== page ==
One million Londoners forced to get by on ‘relative low incomes’ by sky-high housing costs
A million Londoners are being forced to get by on relative low incomes by the city’s sky-high housing costs, a new report revealed on Tuesday.
It showed that before housing costs were taken into account 1.2 million people in the capital, including 400,000 children, were classed as in “relative low income” which means they are living in households with income below 60 per cent of the average in that year.
But once housing costs are factored in the figure rockets to 2.2 million, including 700,000 children, according to the analysis by the House of Commons Library into poverty in the UK.
The findings highlight that even though incomes in London are high compared to other regions, the extra wages are quickly being eaten away by soaraway rents and mortgage bills.
The city and the South East region had the lowest percentage of people in relative low income before housing costs, at 14 per cent.
The highest figure of 22 pre cent was in the West Midlands at 22 per cent, followed by the North East and East Midlands, both at 21 per cent.
But after housing costs, London leapfrogged to the joint second highest total number of people in such difficult financial situations, with 25 per cent of the population affected, the same as the North East, and only behind the West Midlands on 27 per cent.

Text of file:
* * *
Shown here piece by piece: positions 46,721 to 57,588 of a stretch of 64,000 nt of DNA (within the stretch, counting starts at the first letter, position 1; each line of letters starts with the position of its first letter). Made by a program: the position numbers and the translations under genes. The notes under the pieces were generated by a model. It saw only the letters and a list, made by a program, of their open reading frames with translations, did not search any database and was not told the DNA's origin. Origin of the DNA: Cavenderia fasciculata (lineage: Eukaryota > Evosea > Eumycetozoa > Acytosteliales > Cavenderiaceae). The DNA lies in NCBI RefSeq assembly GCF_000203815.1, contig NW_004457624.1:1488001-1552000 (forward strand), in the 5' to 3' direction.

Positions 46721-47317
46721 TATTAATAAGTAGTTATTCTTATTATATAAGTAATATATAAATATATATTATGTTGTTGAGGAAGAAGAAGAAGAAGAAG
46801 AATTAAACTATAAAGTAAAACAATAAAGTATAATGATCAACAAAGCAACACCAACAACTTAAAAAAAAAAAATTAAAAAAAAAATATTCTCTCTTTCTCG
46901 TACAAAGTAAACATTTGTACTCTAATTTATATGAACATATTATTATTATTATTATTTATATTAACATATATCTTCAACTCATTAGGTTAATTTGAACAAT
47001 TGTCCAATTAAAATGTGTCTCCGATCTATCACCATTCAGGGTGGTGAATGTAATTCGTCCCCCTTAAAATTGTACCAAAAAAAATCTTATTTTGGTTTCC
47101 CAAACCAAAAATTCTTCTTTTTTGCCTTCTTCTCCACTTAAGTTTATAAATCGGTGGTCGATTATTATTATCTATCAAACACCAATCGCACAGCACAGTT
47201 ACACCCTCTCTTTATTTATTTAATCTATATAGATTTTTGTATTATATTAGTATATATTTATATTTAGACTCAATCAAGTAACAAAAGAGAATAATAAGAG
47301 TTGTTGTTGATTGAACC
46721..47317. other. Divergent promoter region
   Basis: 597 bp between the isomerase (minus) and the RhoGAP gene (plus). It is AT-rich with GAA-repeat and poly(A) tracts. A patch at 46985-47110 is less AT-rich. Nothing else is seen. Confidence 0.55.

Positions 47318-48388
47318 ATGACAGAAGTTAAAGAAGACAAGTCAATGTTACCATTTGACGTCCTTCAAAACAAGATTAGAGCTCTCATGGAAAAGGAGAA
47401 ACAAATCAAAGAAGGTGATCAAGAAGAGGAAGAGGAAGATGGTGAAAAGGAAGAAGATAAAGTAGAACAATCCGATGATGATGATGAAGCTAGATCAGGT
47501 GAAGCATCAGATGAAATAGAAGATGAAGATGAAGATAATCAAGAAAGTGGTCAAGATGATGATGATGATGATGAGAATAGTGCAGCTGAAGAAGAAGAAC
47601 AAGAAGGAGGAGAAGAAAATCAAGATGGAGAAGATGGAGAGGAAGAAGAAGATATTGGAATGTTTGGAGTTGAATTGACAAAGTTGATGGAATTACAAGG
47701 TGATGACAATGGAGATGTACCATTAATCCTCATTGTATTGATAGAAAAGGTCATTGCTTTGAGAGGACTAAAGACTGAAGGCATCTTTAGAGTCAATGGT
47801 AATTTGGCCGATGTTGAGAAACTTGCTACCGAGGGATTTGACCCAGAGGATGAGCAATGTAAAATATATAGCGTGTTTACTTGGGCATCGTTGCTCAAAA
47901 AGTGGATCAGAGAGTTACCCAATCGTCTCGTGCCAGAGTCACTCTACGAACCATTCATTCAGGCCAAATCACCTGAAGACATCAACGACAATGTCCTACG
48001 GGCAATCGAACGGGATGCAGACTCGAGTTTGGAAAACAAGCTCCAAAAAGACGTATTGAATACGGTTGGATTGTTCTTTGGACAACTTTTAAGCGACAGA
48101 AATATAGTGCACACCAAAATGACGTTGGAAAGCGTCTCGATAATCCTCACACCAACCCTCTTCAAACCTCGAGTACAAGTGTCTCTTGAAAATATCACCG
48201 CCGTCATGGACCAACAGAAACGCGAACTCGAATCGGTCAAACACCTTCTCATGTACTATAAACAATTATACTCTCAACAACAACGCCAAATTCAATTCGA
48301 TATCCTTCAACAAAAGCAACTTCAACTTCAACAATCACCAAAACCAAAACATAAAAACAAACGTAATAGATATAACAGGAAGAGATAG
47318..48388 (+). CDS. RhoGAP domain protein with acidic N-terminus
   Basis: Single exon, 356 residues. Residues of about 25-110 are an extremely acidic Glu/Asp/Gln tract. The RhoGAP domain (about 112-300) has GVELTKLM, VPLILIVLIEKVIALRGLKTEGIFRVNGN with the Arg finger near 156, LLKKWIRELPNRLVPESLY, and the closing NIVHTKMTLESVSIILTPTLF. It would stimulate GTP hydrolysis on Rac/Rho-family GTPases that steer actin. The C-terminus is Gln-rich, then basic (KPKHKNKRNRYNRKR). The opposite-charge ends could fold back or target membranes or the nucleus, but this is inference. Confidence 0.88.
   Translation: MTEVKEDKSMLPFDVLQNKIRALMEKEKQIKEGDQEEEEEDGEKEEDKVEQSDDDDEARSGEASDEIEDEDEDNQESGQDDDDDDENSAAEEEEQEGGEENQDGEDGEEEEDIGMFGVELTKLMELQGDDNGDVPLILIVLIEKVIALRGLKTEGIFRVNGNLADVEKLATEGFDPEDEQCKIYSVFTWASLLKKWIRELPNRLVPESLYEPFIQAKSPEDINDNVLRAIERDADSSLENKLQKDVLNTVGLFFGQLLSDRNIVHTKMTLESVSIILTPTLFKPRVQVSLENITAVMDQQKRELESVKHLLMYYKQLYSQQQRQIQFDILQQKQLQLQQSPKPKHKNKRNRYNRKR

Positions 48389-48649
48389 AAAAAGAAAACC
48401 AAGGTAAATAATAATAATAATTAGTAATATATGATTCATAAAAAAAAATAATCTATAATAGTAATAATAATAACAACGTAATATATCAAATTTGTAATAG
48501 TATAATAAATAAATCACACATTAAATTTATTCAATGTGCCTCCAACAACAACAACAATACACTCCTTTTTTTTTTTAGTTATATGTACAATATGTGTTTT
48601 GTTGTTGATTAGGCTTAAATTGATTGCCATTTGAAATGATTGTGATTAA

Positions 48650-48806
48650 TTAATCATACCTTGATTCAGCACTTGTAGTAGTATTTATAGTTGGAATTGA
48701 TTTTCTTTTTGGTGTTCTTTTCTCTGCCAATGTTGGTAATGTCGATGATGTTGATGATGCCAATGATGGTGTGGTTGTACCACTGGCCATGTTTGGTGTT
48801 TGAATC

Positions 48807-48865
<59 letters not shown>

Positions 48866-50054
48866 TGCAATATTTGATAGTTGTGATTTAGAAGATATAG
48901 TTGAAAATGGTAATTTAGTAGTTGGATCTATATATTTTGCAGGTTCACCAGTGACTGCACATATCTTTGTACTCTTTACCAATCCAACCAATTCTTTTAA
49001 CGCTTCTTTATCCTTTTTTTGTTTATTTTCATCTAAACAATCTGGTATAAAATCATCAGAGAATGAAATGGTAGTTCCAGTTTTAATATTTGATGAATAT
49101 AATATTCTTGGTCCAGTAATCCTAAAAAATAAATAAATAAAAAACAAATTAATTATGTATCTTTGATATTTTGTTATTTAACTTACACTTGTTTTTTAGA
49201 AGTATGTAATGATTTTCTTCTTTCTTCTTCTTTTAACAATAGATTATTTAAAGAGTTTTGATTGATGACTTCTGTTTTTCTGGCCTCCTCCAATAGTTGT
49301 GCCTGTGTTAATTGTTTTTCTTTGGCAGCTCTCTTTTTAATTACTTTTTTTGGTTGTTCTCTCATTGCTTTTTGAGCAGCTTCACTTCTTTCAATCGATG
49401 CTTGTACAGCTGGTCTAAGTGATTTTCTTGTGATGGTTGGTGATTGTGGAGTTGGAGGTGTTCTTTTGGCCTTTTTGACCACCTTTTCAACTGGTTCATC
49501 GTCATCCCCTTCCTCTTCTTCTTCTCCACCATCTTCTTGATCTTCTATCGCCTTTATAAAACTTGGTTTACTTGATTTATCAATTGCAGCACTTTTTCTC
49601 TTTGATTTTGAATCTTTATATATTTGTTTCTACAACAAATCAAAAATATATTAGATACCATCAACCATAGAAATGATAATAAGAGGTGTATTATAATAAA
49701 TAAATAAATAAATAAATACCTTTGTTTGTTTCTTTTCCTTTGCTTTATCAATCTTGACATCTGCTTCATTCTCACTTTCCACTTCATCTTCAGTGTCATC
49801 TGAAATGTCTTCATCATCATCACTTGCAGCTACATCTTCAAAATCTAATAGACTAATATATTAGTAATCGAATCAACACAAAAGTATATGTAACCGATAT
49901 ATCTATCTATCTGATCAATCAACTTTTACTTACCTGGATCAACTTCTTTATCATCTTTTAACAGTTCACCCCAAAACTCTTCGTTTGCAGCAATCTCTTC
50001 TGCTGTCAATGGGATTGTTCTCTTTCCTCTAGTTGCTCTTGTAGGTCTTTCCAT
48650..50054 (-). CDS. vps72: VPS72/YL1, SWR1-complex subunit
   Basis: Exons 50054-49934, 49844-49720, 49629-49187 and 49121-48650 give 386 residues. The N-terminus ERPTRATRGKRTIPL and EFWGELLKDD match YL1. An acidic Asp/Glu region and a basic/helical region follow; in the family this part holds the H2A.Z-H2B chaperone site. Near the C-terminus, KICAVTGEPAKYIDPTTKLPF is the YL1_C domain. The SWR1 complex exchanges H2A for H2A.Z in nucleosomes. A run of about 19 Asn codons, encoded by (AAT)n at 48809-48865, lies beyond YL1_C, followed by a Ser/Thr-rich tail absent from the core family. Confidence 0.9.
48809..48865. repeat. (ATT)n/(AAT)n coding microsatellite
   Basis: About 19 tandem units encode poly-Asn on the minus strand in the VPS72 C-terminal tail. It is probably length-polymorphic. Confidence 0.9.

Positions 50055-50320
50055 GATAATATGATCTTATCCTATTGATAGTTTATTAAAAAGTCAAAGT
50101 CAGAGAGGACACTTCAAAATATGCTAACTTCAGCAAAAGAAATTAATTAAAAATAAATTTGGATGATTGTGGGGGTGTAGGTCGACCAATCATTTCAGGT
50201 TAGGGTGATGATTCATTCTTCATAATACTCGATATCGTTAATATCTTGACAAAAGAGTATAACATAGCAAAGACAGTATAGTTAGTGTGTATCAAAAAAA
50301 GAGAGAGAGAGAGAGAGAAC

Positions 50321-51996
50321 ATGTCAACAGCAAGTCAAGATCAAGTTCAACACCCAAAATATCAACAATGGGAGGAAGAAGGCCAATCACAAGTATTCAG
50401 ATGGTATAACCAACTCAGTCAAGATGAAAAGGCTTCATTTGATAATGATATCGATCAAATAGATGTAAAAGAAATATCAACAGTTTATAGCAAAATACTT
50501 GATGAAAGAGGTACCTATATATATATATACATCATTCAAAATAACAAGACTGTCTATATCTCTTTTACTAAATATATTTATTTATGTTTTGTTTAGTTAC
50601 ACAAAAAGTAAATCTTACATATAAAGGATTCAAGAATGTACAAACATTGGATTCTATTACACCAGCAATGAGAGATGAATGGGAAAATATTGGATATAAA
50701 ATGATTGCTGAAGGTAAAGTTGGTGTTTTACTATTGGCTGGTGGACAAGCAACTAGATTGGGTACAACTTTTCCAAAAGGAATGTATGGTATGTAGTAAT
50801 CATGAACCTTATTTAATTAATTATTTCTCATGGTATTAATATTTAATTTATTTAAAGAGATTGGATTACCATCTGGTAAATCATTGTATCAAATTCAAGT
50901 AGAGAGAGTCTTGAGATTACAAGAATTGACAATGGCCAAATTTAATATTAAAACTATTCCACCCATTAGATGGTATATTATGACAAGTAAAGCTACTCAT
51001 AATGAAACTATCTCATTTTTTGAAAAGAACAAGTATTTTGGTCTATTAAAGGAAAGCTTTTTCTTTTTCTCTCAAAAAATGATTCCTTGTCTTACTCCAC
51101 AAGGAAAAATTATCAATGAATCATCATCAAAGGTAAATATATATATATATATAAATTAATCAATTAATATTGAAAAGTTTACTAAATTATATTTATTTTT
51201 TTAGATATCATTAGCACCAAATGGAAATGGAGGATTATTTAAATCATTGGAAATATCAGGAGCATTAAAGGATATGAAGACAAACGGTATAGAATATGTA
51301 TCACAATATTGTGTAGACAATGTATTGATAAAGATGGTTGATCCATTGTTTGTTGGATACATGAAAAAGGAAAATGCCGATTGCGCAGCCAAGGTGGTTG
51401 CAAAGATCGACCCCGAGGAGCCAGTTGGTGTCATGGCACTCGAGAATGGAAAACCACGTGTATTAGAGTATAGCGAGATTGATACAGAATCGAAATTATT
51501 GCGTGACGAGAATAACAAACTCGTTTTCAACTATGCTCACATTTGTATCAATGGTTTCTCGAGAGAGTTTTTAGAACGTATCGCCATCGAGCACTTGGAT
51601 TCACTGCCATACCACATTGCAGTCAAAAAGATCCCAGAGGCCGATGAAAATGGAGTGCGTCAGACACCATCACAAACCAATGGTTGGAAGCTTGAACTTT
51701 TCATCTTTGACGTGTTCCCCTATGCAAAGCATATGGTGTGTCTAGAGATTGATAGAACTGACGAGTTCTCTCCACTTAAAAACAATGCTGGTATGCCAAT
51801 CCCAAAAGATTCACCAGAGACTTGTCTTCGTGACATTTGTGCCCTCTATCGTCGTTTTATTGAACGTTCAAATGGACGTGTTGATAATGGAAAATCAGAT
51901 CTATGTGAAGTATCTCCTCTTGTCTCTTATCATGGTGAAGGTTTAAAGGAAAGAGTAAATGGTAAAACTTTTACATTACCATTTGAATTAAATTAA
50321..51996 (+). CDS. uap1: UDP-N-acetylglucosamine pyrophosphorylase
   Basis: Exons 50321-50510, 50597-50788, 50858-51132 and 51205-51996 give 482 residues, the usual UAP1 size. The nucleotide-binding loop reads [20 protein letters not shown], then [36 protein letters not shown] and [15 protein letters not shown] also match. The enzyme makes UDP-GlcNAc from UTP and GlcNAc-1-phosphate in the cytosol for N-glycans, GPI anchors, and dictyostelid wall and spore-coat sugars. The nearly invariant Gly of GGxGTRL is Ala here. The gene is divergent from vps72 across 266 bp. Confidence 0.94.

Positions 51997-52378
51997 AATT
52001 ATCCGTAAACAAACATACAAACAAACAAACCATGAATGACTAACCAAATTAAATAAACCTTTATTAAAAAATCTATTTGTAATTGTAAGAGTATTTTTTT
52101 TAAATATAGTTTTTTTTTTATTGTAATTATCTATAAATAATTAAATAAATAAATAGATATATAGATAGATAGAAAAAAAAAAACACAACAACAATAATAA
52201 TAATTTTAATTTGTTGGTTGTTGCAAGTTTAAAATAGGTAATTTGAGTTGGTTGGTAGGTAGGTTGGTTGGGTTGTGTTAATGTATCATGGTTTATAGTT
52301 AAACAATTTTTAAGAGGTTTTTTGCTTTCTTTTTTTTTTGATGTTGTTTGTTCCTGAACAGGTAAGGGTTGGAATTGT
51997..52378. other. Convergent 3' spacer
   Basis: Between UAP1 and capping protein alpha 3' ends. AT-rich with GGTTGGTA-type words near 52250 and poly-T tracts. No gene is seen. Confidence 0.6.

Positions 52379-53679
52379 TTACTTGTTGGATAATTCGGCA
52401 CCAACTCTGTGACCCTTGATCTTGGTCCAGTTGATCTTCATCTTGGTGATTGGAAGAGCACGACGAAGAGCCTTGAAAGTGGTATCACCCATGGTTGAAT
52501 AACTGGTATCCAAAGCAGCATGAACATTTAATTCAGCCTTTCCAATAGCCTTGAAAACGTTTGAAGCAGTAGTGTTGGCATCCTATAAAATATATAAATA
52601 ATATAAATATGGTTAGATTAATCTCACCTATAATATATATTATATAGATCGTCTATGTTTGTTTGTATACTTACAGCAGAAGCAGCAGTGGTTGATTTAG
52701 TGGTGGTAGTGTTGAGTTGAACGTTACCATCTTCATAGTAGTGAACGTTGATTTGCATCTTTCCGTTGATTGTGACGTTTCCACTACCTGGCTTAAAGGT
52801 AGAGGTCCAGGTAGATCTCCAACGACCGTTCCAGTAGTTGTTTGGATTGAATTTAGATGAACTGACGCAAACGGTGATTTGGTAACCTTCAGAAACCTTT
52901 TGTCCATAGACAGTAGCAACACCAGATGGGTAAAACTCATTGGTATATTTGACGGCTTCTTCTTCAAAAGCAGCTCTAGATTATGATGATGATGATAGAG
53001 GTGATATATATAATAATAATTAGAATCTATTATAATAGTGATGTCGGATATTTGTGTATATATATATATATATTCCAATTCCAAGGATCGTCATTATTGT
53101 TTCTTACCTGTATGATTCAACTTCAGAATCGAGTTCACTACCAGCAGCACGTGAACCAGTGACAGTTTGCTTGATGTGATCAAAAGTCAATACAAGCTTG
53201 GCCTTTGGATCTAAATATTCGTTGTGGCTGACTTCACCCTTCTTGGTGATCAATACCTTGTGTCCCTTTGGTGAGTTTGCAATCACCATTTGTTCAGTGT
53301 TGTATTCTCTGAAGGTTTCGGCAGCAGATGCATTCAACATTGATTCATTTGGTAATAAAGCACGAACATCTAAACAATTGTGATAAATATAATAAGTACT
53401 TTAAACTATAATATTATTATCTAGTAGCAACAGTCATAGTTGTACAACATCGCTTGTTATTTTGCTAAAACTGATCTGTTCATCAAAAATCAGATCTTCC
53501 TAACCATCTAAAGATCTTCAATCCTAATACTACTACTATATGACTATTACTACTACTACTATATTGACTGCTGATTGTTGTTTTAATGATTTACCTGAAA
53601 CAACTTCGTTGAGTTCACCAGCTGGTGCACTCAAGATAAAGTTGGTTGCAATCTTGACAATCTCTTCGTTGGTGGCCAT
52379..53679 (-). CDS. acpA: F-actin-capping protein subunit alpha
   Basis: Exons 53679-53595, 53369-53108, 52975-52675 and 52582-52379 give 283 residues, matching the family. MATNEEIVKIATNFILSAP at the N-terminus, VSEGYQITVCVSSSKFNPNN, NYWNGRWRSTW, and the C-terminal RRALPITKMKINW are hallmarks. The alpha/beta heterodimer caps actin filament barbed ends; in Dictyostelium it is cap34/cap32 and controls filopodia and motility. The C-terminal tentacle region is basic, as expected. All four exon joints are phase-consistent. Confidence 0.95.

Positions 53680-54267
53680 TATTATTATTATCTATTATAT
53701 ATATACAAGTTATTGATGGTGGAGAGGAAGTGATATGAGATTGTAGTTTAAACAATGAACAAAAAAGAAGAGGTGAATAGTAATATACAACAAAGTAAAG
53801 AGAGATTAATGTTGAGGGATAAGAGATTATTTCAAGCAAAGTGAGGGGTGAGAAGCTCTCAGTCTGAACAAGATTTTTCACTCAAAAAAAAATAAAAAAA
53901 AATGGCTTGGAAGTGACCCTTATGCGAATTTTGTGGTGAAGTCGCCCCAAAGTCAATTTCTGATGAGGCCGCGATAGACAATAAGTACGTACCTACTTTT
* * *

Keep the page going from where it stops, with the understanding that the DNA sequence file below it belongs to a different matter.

Claire Harding, research director at the Centre for London, said: “Londoners are being hit hard by the cost of living crisis, with high housing costs pushing thousands into poverty.
“We need action now to bring spiralling rents under control. In the short term this means uprating benefits to meet the real cost of living in London. And it means unlocking development to build the affordable and social homes that Londoners desperately need.”
The study, which was based on a yearly average in the three years to 2021/22, also examined levels of “persistent low income” which means that they have been in “relative low income” for three out of the past four years.
It found that London had the highest rate of persistent low income after housing costs, at 16 per cent, followed by Yorkshire and the Humber, the North East and West Midlands, all on 14 per cent, with the South East and South West the lowest in Britain at ten per cent.
Before housing costs, London had the lowest rate, along with the South East, at six per cent, compared to the highest in Yorkshire and the Humber at 13 per cent.